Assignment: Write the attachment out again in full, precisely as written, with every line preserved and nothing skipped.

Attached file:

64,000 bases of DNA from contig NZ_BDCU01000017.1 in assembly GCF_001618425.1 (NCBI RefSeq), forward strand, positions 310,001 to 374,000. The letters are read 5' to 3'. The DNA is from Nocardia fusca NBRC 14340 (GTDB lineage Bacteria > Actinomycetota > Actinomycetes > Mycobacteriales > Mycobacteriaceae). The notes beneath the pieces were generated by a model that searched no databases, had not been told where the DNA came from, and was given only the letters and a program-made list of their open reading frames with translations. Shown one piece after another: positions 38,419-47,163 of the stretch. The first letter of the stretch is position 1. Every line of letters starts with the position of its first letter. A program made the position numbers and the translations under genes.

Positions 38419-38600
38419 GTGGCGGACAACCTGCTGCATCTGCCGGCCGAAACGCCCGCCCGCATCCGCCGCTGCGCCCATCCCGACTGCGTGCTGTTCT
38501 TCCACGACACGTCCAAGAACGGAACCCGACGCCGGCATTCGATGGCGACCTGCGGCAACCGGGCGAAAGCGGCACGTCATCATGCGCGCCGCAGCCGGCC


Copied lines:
64,000 bases of DNA from contig NZ_BDCU01000017.1 in assembly GCF_001618425.1 (NCBI RefSeq), forward strand, positions 310,001 to 374,000. The letters are read 5' to 3'. The DNA is from Nocardia fusca NBRC 14340 (GTDB lineage Bacteria > Actinomycetota > Actinomycetes > Mycobacteriales > Mycobacteriaceae). The notes beneath the pieces were generated by a model that searched no databases, had not been told where the DNA came from, and was given only the letters and a program-made list of their open reading frames with translations. Shown one piece after another: positions 38,419-47,163 of the stretch. The first letter of the stretch is position 1. Every line of letters starts with the position of its first letter. A program made the position numbers and the translations under genes.

Positions 38419-38600
38419 GTGGCGGACAACCTGCTGCATCTGCCGGCCGAAACGCCCGCCCGCATCCGCCGCTGCGCCCATCCCGACTGCGTGCTGTTCT
38501 TCCACGACACGTCCAAGAACGGAACCCGACGCCGGCATTCGATGGCGACCTGCGGCAACCGGGCGAAAGCGGCACGTCATCATGCGCGCCGCAGCCGGCC